PES (Fresh Guacamole)

Where does your preoccupation with food come from?

PES: I come from an Italian family and my mother’s a cook so I’ve always grown up around cooking and food and prep. And I had this idea that I would substitute inanimate objects for ingredients for a food dish based on their similarities, how they looked and sometimes other associations.

And what was the inspiration for Fresh Guacamole?

PES: I always had a fantasy of an avocado as a hand-grenade that I could use to blow up the produce department of a food store.

So from there one detail followed another?

PES: Yes, there are a lot of visual puns with dicing (using actual dice) and a baseball and golf ball and light bulbs…

And in the interest of brevity, it’s really the shortest short in Oscar history?

PES: That’s what they tell us.

Tim Reckart (Head over Heels)

What inspired this idea literally of an upside down marriage?

Tim Reckart: It was inspired by the Rembrandt painting, Philosopher in Meditation, which has a spiral staircase that’s symmetrical and it looks like someone on the ceiling could use the underside of the stairs to climb down toward the floor. Oh, look, you could have two people, one living on the ceiling, one living on the floor, using the same staircase. The genesis of that image led to two people living in the same house.

And from there, I glommed onto the idea about the political disagreement in the U.S. getting more angry and hostile and used that as a metaphor with this marriage. I really think we should push for understanding in our disagreements instead of demonizing. So you have two people that see the world differently and they have to find a way to live together. And there was the more direct image of the marriage getting stale for couples without a constant effort. It takes effort to make these things work. I’m not married, but I grew up around some strong marriages, particularly my grandparents. And my grandmother has been in a wheelchair since the ’50s and that was very inspiring how their marriage continued strong during rough times.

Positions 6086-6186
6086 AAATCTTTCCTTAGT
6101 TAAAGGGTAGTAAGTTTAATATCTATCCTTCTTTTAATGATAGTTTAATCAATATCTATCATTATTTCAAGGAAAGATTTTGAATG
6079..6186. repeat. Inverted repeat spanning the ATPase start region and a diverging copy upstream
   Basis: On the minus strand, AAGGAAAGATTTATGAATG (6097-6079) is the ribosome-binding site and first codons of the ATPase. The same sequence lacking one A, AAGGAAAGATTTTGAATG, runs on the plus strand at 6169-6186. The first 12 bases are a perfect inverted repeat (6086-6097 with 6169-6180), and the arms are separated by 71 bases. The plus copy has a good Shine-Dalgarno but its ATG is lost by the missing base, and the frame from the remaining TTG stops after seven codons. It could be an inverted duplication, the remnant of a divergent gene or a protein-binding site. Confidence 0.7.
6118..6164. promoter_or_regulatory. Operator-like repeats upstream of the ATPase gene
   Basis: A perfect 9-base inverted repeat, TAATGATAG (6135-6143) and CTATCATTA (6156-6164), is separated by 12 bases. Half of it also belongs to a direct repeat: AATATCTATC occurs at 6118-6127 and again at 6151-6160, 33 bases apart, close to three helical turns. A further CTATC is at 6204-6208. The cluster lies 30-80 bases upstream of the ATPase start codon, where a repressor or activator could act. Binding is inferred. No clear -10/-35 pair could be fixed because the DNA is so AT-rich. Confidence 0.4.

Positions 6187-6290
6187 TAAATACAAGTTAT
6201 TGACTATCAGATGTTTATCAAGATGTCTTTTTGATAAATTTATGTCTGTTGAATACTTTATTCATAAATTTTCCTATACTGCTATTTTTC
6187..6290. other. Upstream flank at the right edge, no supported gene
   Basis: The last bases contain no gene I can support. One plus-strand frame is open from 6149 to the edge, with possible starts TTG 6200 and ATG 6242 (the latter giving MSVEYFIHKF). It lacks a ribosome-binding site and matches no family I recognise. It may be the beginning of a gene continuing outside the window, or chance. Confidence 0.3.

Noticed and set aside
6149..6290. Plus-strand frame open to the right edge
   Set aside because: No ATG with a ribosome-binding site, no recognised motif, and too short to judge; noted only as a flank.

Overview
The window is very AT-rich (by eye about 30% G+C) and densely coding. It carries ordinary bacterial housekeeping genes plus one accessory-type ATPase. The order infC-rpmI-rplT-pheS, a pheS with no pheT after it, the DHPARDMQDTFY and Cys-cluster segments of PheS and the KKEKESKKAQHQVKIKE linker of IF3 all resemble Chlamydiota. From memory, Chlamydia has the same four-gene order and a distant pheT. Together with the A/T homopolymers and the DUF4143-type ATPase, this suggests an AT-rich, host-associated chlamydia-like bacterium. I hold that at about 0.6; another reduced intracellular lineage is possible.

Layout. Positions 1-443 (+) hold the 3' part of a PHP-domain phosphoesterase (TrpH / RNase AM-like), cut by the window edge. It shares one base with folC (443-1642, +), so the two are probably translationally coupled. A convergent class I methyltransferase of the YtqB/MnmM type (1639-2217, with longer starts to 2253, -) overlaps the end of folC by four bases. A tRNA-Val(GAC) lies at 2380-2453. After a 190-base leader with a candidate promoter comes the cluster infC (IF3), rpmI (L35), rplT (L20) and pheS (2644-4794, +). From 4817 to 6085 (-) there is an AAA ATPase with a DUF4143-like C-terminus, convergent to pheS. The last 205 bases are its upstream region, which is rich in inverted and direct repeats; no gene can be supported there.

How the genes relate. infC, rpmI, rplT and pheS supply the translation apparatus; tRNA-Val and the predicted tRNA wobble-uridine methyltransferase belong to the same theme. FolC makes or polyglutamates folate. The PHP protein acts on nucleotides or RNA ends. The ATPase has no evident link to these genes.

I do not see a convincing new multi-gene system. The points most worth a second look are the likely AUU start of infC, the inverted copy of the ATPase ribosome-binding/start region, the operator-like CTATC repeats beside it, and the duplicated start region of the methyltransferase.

So it was a school project at the NFTS?

TR: Yes, I wanted to do stop-motion and that’s where Nick Park started making A Grand Day Out before finishing it at Aardman. I actually did two internships there, the second time I worked on The Pirates! Band of Misfits doing about 300 eyebrows. I’ve become an eyebrow expert. People have even remarked how expressive the eyebrows are on Head over Heels.